Clinton Calls Israeli Settlement Expansion in East Jerusalem 'Counterproductive'

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WASHINGTON -- Israel's announcement of 1,100 new housing units in east Jerusalem is counterproductive to the Mideast peace talks, Secretary of State Hillary Clinton said Tuesday, urging both sides to avoid any provocative action just days after the Palestinians submitted a unilateral bid to the United Nations seeking statehood recognition.

Speaking to reporters in Washington alongside her Portuguese counterpart, Clinton suggested that both sides focus on ways to get back to the negotiating table.

"We believe that this morning's announcement by the government of Israel approving the construction ... is counter-productive to our efforts to resume direct negotiations between the parties," Clinton told reporters at a news conference.

"We have long urged both sides to avoid any kind of action which could undermine trust, including, and perhaps most particularly, in Jerusalem, any action that could be viewed as provocative by either side," she said.

She warned that in the absence of negotiations, which have been stalled for nearly a year, there are going to be perceptions on both sides that the other side is not willing to work.

State Department spokeswoman Victoria Nuland repeated the "counterproductive" assessment but did not call the action "provocative." She added that the quartet of nations tasked to negotiate a peace deal offered a set of recommendations for a timetable for preliminary talks in one month and a comprehensive set of proposals from both sides in three months.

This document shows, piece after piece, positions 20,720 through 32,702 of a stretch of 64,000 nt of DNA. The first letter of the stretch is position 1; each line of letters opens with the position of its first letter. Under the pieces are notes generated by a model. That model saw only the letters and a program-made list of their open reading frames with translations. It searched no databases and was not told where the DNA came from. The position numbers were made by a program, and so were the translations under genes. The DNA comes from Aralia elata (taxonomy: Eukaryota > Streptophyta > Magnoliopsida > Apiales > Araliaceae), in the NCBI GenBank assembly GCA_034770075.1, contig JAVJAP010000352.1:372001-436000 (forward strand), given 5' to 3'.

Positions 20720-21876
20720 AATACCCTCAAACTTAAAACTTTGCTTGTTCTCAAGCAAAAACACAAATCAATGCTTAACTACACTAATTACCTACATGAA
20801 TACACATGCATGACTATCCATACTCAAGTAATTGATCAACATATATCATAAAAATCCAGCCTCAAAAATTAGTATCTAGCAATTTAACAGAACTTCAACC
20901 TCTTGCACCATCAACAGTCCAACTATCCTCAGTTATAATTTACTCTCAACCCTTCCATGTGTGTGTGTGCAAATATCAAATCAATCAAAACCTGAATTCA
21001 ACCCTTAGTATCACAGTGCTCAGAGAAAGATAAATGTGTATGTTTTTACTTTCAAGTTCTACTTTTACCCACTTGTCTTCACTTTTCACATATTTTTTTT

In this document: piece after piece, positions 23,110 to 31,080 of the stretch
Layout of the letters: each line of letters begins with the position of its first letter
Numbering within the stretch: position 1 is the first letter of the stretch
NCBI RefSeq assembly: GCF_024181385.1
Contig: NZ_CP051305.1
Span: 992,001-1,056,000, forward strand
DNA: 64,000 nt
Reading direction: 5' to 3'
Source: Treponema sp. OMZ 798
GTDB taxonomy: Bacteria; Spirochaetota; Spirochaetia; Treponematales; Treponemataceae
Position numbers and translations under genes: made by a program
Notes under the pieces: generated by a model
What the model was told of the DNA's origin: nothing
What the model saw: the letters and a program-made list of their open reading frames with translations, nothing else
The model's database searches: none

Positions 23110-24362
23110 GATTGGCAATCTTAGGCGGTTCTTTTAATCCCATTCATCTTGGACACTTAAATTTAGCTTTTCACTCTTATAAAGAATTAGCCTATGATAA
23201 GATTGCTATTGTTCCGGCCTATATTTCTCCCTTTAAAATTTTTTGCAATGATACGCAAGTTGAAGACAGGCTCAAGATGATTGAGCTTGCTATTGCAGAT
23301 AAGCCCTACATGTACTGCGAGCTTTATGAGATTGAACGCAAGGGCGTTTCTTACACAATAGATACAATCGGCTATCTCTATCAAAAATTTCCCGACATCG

Israeli Prime Minister Benjamin Netanyahu ruled out any freeze in settlement construction on Tuesday. The Palestinians are demanding such an overture to return to talks, however, the quartet has not made the end of settlement-building a precondition for meeting.

The U.S. has been hoping for a quick resumption in peace talks to divert attention away from the Palestinian bid to win statehood at the U.N. The Security Council will discuss the Palestinian Authority's application on Wednesday morning, when it plans to refer it to the committee tasked with examining such requests.

On Monday, the council held closed-door discussions on the application, which PA President Mahmoud Abbas officially submitted to Secretary-General Ban Ki-Moon last Friday. Ban then forwarded the request to the council.

Any recommendations for admission must receive the affirmative votes of nine of the council’s 15 members, provided that none of its five permanent members -- China, France, Russia, United Kingdom and United States -- vote against the application. The U.S. has vowed to veto the statehood bid, though it may not have to resort to this because so far it seems that at most eight countries would vote "yes," one short of approval of the statehood application.

The Security Council's statehood review committee is likely to report back to council ambassadors on their findings on Friday.

Fox News' Jonathan Wachtel contributed to this report.